Wednesday, April 29, 2009

Bassett Collection (Human Anatomy)

Have a strong stomach for detailed anatomy images? The Bassett Collection of Stereoscopic Images of Human Anatomy is now available on the Stanford Lane Medical Library's website.

This is an astounding collection of 1,547 photographs with accompanying sketches and descriptions. Information about the collection:

"David Lee Bassett (1913-1966) was awarded his MD by Stanford University School of Medicine in 1939. He began teaching in the Department of Anatomy at Stanford University School of Medicine in 1939 and later also taught anatomy at the University of Washington in Seattle. In 1948 Bassett met William B. Gruber, inventor of the Viewmaster system of stereoscopic imagery. Bassett and Gruber collaborated on a seventeen-year project of creating three-dimensional photographic images of human anatomy using innovations in dissection pioneered by Dr. Bassett."

Any questions about permissions of use should be directed to Drew Bourn at

Understanding the Millennials

My parents are Boomers, I'm a Gen-X'er, and my students are Millennials. If you teach Millennials, you will definitely agree that they carry a vibe very different from the previous two generations.

This presentation, "The Generations Game" is very worth going through. It will take you less than ten minutes to read it.
  • If you're a teacher - you can get a solid grasp of where your Millennials are coming from.
  • If you ARE a millennial - take a look and see what data has been acquired and interpreted about who you are as a generational group.

The presentation is co-authored by two educators in the United Kingdom - Steve Mellor, the Head of Youth and Kids Research at Harris Interactive Europe, and Cathy O'Donnell.

(click on the projection screen icon above to view the presentation in full screen mode)

Learning about how our students think will open the doors to how we can keep our students engaged as we develop our plans and innovations to keep medical education on the cutting edge. Knowing our audience is in the best interest of educators and students alike.

Tuesday, April 28, 2009

BEME Collaboration

Oh, how I wish, how I wonder if there were such an ideal resource where I could find best practices for medical education research...

What's this now you speak of - BEME? What's that?

BEME stands for the Best Evidence Medical Education and is pronounced "bee-mee".

The BEME Collaboration is based in the United Kingdom. They describe themselves as:

"a group of individuals or institutions who are committed to the promotion of Best Evidence Medical Education through:

  • the dissemination of information which allows medical teachers, institutions and all concerned with medical education to make decisions on the basis of the best evidence available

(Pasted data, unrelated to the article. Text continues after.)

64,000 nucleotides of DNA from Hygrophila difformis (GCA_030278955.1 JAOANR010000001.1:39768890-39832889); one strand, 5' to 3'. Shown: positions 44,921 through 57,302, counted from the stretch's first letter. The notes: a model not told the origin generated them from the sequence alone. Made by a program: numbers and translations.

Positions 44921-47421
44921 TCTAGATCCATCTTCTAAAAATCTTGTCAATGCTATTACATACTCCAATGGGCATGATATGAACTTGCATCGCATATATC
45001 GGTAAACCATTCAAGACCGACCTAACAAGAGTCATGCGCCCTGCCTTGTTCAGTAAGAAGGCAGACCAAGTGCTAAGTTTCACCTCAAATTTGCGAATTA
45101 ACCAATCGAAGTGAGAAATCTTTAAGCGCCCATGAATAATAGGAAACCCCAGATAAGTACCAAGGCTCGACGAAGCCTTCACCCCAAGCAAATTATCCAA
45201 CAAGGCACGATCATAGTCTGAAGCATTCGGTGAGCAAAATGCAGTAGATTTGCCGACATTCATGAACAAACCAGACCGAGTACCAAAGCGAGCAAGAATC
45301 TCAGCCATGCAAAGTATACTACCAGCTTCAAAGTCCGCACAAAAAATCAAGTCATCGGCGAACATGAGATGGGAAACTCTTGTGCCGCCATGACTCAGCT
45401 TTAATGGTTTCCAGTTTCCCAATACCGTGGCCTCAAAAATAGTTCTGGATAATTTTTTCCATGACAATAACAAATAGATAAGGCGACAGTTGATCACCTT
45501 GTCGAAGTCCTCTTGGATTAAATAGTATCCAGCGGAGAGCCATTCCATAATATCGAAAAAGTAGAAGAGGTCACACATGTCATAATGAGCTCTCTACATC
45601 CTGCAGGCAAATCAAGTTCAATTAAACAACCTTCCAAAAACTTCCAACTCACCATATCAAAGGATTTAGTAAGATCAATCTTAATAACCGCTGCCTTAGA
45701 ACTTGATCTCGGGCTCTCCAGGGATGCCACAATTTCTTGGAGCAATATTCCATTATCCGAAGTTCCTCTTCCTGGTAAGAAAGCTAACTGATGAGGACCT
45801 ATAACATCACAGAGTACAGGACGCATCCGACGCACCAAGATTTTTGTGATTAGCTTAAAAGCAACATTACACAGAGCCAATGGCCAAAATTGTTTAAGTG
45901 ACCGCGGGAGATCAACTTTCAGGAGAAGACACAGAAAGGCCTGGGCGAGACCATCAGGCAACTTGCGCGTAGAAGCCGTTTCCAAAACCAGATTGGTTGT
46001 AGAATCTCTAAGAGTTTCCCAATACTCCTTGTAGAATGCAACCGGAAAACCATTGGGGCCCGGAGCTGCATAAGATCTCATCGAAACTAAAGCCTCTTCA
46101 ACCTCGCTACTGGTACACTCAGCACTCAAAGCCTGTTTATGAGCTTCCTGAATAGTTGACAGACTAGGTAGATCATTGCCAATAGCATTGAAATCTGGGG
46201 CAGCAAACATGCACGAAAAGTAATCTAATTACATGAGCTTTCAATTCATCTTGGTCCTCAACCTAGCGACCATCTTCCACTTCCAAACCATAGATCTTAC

• the production of appropriate systematic reviews of medical education which reflect the best evidence available and meet the needs of the user, and

  • the creation of a culture of best evidence medical education amongst individual teachers, institutions and national bodies.
Specific features I like about BEME (find these in the left blue menu options):

Published Reviews: provide systematic reviews of medical education topics ranging from assessment to faculty development

(ie, BEME Guide No 10 - A systematic review of the literature on the effectiveness of self-assessment in clincal education)

Reviews in Progress: view many of the drafts of current reviews being completed

(ie, A systematic review of the literature on the effects of portfolios on student learning in undergraduate medical education)

Of course, be sure to explore the other sections. The "starting a review" section is a very helpful guide if you are preparing to write a systematic review.

You will have a greater appreciation for the concept of evidence-based education research after you've perused the wealth of information in BEME.

Googling Swine Flu

Holy smokes! The swine flu has taken over the airwaves. As with anything alarming, it's best to start with grounding yourself by getting reliable information.

A current search for swine flu using Google gives you a swine influenza result from Wikipedia as a top result. That's all well and good, but if you aren't careful to look at the top of the Wikipedia page, you'll miss the fact that the information on that site is about the flu in pigs, not humans.

Thankfully, if you've read carefully, you'll have seen the link to current event: swine flu outbreak at the top of that Wikipedia page. By clicking on the History tab at the top of the swine flu outbreak page, you'll see that information has been changing several times an hour. That may not be all that bad, but we can start with a trusted resource to get reliable updates.

To find information from just the CDC website on this topic, search this phrase in Google: swine flu

The first result takes you to the official CDC swine flu page.

1 = the latest update is time stamped in red at the top

2 = there is a link to international information from the World Health Organization

3 = the options on the right allow you to get updates to this page via email, Twitter, or RSS. Videos & podcasts are available to learn more, and the site can be translated into Spanish.

Arm yourself with trusted information. Be smart, be safe, be healthy.